Color Spotlight: Deep Scarlet (PR175)

Daniel Smith – Deep Scarlet

A very transparent, deep, slightly muted orange-red.

Experiment Results

Gradient: I liked the overall handling of this color which dispersed easily and made a nice, glowing gradient from a deep, slightly textured barn red through to a light red. When it dried, though, I was disappointed to see that it had dried unevenly in masstone and the little bubbles dried without popping, creating a weird line of dots. I’ve never seen that before in another paint – usually any bubbles naturally pop before it dries.

Transparency: Transparent.

Glazing: Not the most dramatic glazing I’ve ever seen but it does glaze to a deep red similar to its masstone color.

Mix This Hue

I was able to get pretty close to a Deep Scarlet hue by mixing two Da Vinci colors: Alizarin Crimson (Quinacridone) and Burnt Sienna Deep.

Alizarin Crimson Quinacridone + Burnt Sienna Deep mix, compared to Deep Scarlet.

Comparison to Other Colors

Pyrrol Crimson

Compared to straightforward crimsons, like Daniel Smith’s Pyrrol Crimson, Deep Scarlet is more orange-toned and a bit more muted.

Deep Scarlet (left) vs Pyrrol Crimson (right)

Other Earth Reds (Quin Burnt Scarlet, Perylene Maroon)

On the spectrum of earth reds, it’s less orange than Quinacridone Burnt Scarlet (PR206), and more orange than Perylene Maroon (PR179).

From left: DS Quinacridone Burnt Scarlet, DS Deep Scarlet, Da Vinci Perylene Maroon

Color Mixes

Lemon Yellow

Lemon Yellow + Deep Scarlet
Winsor Lemon (PY175) + Deep Scarlet (PR175) on Arches

A range of oranges more muted than those you’d make from LY + Transparent Pyrrol Orange. I’m especially happy with the high-pigmented pumpkin.

Rich Green Gold

Rich Green Gold + Deep Scarlet
DV Green Gold (PY129) + DS Deep Scarlet (PR175) on Arches

I’m surprised by how nice I find this. I like the red-brown, which is sort of TRO hue.

Monte Amiata Natural Sienna

MANS + Deep Scarlet
DS Monte Amiata Natural Sienna (PBr7) + DS Deep Scarlet (PR175) on Arches

Nice glowing, yet slightly muted, corals

Transparent Pyrrol Orange

Transparent Pyrrol Orange + Deep Scarlet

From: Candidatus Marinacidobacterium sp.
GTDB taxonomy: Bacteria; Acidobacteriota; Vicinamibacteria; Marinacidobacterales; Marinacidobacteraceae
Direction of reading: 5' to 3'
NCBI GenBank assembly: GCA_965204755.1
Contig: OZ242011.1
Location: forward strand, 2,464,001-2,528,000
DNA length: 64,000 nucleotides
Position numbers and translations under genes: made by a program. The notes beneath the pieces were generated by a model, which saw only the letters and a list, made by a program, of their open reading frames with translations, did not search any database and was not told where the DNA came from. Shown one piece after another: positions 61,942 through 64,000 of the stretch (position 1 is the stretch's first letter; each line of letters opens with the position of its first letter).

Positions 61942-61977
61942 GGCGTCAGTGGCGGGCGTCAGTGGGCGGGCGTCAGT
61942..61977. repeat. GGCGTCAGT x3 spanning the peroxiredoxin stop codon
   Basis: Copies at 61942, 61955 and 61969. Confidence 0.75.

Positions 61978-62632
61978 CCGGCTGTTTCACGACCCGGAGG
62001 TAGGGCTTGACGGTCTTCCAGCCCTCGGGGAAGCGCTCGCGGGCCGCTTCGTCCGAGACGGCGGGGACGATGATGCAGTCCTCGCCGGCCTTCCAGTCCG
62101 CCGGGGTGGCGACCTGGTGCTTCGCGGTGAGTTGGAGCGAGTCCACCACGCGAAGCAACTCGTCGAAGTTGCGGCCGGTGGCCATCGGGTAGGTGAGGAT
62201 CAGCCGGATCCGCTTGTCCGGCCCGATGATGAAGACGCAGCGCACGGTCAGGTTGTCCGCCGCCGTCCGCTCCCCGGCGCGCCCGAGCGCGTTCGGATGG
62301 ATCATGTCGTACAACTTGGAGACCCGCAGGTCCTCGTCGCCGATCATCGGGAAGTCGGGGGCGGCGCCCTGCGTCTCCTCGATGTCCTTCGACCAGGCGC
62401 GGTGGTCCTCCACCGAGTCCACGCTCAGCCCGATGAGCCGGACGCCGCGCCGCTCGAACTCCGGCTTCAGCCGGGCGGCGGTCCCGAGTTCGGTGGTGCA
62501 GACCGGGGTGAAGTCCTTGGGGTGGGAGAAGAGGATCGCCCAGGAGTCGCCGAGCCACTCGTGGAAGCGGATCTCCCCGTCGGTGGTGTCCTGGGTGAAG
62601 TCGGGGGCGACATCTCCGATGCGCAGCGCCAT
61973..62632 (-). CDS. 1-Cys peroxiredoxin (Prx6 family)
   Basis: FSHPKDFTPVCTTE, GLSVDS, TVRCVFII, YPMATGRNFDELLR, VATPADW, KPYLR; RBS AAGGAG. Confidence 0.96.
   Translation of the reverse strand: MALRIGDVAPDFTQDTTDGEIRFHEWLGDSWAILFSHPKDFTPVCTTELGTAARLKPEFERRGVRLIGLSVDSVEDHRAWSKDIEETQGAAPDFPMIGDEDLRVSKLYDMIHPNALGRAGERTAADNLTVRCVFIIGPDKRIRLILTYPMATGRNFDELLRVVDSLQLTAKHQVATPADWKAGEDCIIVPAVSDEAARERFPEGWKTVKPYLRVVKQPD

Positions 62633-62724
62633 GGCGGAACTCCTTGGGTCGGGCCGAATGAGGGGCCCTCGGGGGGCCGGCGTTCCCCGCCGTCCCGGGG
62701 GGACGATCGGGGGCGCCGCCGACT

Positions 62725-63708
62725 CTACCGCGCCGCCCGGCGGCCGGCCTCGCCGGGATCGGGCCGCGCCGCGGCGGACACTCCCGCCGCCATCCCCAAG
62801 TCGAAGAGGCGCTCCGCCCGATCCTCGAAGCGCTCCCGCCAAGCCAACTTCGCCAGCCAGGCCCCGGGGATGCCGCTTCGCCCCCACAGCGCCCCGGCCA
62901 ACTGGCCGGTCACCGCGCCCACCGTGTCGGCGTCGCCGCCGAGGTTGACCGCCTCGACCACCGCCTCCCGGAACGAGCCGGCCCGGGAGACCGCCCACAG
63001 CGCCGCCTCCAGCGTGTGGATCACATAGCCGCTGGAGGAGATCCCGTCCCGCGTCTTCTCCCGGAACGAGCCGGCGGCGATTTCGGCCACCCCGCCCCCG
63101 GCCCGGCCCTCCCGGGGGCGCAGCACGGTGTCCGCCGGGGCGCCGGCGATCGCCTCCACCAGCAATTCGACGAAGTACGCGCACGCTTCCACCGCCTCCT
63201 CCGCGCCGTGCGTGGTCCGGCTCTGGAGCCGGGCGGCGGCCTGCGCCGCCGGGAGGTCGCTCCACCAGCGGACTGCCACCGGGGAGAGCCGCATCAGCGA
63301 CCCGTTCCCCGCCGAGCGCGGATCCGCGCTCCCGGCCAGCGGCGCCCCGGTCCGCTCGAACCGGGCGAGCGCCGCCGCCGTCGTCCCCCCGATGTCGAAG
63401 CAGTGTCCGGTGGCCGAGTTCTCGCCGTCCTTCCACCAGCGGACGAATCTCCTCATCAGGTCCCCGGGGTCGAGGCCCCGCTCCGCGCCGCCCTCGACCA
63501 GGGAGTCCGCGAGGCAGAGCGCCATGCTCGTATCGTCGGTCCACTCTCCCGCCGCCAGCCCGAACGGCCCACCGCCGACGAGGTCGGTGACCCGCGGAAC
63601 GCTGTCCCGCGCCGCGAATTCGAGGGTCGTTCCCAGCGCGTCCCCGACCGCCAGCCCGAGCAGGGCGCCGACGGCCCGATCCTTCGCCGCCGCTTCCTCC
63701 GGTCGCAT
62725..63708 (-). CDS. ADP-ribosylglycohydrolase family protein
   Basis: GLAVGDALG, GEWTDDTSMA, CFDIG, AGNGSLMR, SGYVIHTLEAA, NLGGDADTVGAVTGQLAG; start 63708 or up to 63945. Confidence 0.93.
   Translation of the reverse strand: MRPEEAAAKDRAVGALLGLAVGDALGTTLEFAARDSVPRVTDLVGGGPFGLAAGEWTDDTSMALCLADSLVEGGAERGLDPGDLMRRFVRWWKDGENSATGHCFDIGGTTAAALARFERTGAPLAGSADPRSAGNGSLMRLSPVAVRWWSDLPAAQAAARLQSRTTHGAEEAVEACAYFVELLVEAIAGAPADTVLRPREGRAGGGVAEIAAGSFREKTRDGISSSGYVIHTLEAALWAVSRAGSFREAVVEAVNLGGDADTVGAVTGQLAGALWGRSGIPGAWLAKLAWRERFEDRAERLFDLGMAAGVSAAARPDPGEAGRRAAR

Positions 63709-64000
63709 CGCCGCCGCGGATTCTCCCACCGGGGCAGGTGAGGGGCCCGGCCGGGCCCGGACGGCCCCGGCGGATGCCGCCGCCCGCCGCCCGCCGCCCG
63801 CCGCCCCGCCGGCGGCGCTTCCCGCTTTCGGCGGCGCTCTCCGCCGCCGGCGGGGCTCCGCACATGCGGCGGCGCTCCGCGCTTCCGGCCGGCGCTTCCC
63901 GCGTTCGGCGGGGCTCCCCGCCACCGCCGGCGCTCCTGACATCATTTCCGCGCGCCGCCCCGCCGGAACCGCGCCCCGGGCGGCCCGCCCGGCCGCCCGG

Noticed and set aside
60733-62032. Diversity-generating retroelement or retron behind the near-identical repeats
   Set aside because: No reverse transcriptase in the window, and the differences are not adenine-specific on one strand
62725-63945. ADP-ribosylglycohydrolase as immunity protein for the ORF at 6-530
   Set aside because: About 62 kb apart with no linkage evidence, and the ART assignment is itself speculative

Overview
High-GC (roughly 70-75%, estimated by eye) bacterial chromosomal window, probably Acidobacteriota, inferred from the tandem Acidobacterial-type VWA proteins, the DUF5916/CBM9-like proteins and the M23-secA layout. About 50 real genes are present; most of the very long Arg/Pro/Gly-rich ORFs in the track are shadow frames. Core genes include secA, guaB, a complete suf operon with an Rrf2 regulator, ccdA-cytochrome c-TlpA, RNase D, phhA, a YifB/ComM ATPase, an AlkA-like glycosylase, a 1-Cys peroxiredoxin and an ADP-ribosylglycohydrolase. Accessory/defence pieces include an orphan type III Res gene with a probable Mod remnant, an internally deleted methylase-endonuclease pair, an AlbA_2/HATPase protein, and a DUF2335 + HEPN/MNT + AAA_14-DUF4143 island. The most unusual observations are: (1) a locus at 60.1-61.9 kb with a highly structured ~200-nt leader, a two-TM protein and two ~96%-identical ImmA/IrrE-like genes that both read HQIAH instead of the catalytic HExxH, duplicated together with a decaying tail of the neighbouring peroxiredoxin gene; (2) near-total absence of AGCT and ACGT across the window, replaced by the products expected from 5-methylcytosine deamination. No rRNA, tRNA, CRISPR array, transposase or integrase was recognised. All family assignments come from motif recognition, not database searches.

DS Transparent Pyrrol Orange (PO71) + DS Deep Scarlet (PR175) on Arches

These are similar colors, so it’s a subtle grade, but you can see that the Deep Scarlet is a darker value and redder than the TPO. Deep Scarlet deepens the oranges to pumpkin shades (you can get a similar mix with Lemon Yellow).

Because Deep Scarlet is also orange-toned, these never quite get to a middle red.

Transparent Red Oxide

Deep Scarlet + Transparent Red Oxide
DS Deep Scarlet (PR175) + DS Transparent Red Oxide (PR101) on Arches

Quin Rose

Quin Rose + Deep Scarlet
DV Red Rose Deep (PV19) + DS Deep Scarlet (PR175) on Arches

Now, here is a combination that makes a middle red – a deep, crimson shade.

Indanthrone Blue

Deep Scarlet + Indanthrone
DS Deep Scarlet (PR175) + DS Indanthrone Blue (PB60) on Arches

I’m kind of digging these black cherry and blackberry shades.

Ultramarine Blue

Deep Scarlet + Ultramarine Blue
DS Deep Scarlet (PR175) + Holbein Ultramarine Deep (PB29) on Arches

Dark, deep blues and muted purples. Although the actual sunset sky rarely gets super red like this, there is something sunsetty about this gradient to me.

Cobalt Blue

Deep Scarlet + Cobalt Blue
DS Deep Scarlet (PR175) + DV Cobalt Blue (PB28) on Arches

Deep Scarlet and Cobalt Blue mute each other, but are not perfect complements – the mix is a grayish-purple rather than an even gray. I like this gradient, too.

Phthalo Blue Red Shade

Deep Scarlet + Phthalo Blue Red Shade
DS Deep Scarlet (PR175) + Holbein Phthalo Blue Red Shade (PB15:1) on Arches

Slightly purplish grays in the middle. Redder mixes are Perylene Violet-hued. Deep Scarlet mutes the blue.

Phthalo Blue Green Shade

Deep Scarlet + Phthalo Blue Green Shade
DS Deep Scarlet (PR175) + Holbein Phthalo Blue Green Shade (PB15:3) on Arches

More orangey mixes than the Phthalo Blue Red Shade. Kind of gray in the middle, but difficult to get balanced without slightly pink or slightly blue undertones.

Prussian Blue

DS Deep Scarlet (PR175) + HO Prussian Blue (PB27) on Wonder Forest paper

I found these grays so surprisingly realistically shadow-looking. Like they’re all slightly pinkish or bluish but it looks like real shadow more so than the PBGS mixes (in my opinion). Maybe because Prussian Blue is darker so the dark grays look more shadowy? IDK but I really like this combo.

Cobalt Turquoise

Deep Scarlet + Cobalt Turquoise
DS Deep Scarlet (PR175) + SH Cobalt Turquoise (PG50) on Arches

I find these mixes muddier, perhaps because of the opacity of the Cobalt Turquoise.

Phthalo Green

DV Phthalo Green (PG7) + DS Deep Scarlet (PR175) on Wonder Forest paper

You can get near-black with deep color here. However, they’re not complements; the middle tone is more of a cool brown than a gray.


Deep Scarlet + Serpentine
DS Deep Scarlet (PR175) + DS Serpentine Genuine on Arches

Better. The green turns the Deep Scarlet into red-browns, and the red turns the Serpentine into a brownish-yellow color. Dilute mix is a tan.

My Review

I initially found it difficult to find a palette role for this color; it’s too bright for an earth color but too muted for a bright. Of course, I am drawn to it as an earth color because I like things to be too bright.

When taking Liz Steel’s class, one of the exercises was to make a “master palette” included all the mixed colors (e.g. how to mix red, orange, yellow, etc. with your palette, even if you don’t have a specific paint for each shade), and that included dark versions of each one. After messing around with a few things, I found Deep Scarlet useful for mixing the dark versions of warm colors like orange and red.

On my palette? Currently trying this one out on my main palette!

Favorite version: Daniel Smith is the only company I know of that offers a PR175.

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